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So what happened next? Yesterday, Professor Pål André Holme, chief physician of Oslo University Hospital, announced the results of an investigation into three time-correlated cases of unexpected blood clots in patients (one of whom died) in Norway: “We have the reason. Nothing but the [AZ] vaccine can explain why these individuals had this immune response”. This was followed hours later by the EMA announcing its findings, namely that while “the vaccine may be associated with very rare cases of blood clots”, the “benefits of the vaccine … continue to outweigh the risk of side effects”.
Given the hugely asymmetric risk profile of Covid-19 (the risk of severe outcomes is heavily skewed towards older generations), this is not an irrational verdict. Individuals should be in the position to make their own decisions, and ‘at risk’ age groups may well wish to receive the vaccine if it is available, and others may wish not to. This is fine. The differential effect on the overall population, post epidemic, is not likely to be particularly impactful, especially given the high levels of immunity now present within various European populations.
In a similar vein, any minor delays to the UK vaccine supply are irrelevant. Run any comparison you like, but every country that has had a Covid-19 epidemic is seeing mortality rates collapse (despite the SARS-CoV-2 virus remaining prevalent in these populations), in many cases to below seasonal trends. This cannot be solely due to the vaccine rollout, for the obvious reason that these programmes have progressed at hugely varying rates.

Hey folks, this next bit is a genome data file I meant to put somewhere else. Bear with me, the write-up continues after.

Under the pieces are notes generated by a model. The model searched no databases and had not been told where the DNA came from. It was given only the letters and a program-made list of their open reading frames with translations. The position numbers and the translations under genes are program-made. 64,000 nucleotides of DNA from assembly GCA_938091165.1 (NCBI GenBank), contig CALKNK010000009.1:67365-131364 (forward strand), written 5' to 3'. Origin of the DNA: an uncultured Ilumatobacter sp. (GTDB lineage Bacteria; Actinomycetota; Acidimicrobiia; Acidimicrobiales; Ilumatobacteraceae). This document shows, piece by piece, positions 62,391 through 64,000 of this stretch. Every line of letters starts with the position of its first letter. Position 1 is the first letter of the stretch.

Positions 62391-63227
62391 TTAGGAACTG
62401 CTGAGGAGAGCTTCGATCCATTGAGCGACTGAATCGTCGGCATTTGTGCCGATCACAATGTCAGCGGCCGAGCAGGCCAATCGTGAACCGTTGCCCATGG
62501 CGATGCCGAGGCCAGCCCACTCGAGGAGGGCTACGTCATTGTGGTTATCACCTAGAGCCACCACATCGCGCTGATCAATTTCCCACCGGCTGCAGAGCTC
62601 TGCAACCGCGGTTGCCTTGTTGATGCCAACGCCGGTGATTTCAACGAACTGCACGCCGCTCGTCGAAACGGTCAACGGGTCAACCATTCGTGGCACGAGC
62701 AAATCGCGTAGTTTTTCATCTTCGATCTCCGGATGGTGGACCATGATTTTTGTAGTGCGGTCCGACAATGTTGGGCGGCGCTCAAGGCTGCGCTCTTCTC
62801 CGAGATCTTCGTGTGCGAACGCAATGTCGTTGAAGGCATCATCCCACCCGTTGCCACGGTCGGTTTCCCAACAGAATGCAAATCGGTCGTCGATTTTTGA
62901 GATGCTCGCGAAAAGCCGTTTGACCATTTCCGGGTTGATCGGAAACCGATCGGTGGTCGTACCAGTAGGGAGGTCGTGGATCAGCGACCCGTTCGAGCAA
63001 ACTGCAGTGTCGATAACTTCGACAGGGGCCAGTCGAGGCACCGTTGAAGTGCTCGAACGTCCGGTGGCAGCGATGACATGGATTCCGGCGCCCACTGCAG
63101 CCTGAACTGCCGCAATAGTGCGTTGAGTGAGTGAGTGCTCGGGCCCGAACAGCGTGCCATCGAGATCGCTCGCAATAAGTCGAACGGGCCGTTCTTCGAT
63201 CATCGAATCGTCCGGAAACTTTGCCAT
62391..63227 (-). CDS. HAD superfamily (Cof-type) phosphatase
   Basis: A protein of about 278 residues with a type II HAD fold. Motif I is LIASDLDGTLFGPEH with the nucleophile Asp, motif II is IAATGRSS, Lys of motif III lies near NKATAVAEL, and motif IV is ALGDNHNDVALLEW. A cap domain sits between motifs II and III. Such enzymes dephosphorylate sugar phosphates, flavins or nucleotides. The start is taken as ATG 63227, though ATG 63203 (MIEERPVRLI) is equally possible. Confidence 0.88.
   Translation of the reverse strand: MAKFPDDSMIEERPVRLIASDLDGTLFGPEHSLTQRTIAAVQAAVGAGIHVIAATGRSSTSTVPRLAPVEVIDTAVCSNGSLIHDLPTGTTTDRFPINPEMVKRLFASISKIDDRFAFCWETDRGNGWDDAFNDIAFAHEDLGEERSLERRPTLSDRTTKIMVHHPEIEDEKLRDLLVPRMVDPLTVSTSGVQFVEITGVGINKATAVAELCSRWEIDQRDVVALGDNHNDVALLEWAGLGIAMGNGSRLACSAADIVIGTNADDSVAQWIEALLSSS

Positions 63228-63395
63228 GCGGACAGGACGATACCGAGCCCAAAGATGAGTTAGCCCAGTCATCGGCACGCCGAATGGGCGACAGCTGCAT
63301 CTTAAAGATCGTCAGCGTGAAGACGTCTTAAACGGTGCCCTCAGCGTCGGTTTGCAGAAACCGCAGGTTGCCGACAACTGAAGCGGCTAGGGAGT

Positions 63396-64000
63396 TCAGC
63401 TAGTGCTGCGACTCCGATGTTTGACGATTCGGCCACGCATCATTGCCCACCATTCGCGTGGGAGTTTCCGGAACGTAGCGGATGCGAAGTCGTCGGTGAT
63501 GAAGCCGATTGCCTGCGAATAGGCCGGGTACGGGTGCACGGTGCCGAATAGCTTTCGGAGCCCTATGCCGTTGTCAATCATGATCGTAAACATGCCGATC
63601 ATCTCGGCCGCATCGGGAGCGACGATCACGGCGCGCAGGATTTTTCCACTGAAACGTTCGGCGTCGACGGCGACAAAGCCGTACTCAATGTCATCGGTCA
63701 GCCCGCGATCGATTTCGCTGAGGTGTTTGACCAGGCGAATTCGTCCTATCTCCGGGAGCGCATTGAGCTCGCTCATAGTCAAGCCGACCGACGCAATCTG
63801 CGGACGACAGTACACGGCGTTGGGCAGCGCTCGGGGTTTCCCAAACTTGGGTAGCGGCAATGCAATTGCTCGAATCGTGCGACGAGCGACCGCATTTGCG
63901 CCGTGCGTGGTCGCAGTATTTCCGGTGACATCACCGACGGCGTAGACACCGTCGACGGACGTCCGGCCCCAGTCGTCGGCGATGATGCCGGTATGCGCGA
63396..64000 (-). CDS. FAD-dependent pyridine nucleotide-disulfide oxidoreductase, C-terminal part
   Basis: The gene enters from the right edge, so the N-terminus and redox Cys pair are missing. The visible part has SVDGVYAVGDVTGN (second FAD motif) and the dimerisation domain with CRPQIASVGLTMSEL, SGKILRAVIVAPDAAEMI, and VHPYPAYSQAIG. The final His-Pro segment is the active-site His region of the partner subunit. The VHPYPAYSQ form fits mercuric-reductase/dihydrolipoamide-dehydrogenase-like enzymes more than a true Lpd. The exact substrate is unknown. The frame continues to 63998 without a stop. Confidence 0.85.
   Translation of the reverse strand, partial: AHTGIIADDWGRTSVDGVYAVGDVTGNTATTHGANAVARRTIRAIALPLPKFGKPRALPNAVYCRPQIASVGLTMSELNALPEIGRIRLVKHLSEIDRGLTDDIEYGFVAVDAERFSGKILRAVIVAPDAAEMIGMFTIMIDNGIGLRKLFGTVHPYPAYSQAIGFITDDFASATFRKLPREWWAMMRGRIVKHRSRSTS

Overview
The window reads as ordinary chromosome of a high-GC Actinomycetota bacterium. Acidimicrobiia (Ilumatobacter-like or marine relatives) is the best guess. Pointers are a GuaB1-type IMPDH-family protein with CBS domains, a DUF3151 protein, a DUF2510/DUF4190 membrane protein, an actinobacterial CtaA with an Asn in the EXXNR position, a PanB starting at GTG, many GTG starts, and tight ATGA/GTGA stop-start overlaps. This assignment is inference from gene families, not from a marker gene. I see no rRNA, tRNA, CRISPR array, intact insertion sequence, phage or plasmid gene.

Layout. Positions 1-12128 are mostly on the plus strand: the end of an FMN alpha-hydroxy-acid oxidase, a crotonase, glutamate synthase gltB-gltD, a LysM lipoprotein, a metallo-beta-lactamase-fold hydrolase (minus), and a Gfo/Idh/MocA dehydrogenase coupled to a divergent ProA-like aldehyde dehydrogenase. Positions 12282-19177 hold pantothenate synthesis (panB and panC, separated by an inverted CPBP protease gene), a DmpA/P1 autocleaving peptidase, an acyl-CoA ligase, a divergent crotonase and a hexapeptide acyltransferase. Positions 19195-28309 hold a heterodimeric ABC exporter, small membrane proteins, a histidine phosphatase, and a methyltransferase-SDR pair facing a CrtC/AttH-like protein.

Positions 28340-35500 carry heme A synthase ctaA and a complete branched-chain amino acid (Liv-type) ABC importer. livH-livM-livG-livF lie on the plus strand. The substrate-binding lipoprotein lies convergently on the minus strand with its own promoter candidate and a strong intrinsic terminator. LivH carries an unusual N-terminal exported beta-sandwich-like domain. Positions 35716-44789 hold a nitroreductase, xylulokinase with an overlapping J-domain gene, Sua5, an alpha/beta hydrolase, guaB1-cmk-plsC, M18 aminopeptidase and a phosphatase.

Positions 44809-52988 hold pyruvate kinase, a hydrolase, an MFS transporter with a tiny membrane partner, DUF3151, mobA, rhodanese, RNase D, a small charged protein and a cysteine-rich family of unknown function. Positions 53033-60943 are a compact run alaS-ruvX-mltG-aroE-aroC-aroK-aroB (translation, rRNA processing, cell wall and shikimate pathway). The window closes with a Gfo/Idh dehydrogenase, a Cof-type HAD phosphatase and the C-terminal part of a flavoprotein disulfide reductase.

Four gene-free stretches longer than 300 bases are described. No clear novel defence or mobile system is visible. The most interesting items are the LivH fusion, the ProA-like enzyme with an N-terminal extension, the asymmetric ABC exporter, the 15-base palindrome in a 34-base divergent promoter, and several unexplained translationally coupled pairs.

An idea that has been floated – and has so far stubbornly failed to go away – is the concept of a vaccination certificate (or passport). What would they actually achieve, apart from segregation according to a medical intervention that currently only has conditional authorisation for use? These passports could introduce an unethical pressure on an individual to get vaccinated, and most certainly would skew the concept of ‘informed consent’. We would do well to steer well clear of such nonsense. The UK’s Health Advisory & Recovery Team, an independent group of UK doctors, scientists, economists, psychologists and other academic experts, has just published a detailed dossier in which they flesh this out in more detail and think the same. Hopefully HMG’s Covid-Status Certification Review – Call for Evidence (scheduled to close by 29 March) will also swiftly come to this conclusion and park the idea once and for all.
Given the high degree of population immunity, and the similarity of disease progression in countries and regions that have stringent lockdowns versus those without, it seems perverse for the cabinet office to be wasting time on such matters. Surely the collective intellectual heft of Sir Humphrey’s grey matter could more usefully be deployed plotting the accelerated opening up of society, and all the health benefits that would bring.
Dr Alex Starling (@alexstarling77) is an advisor to and non-executive director of various early-stage technology companies.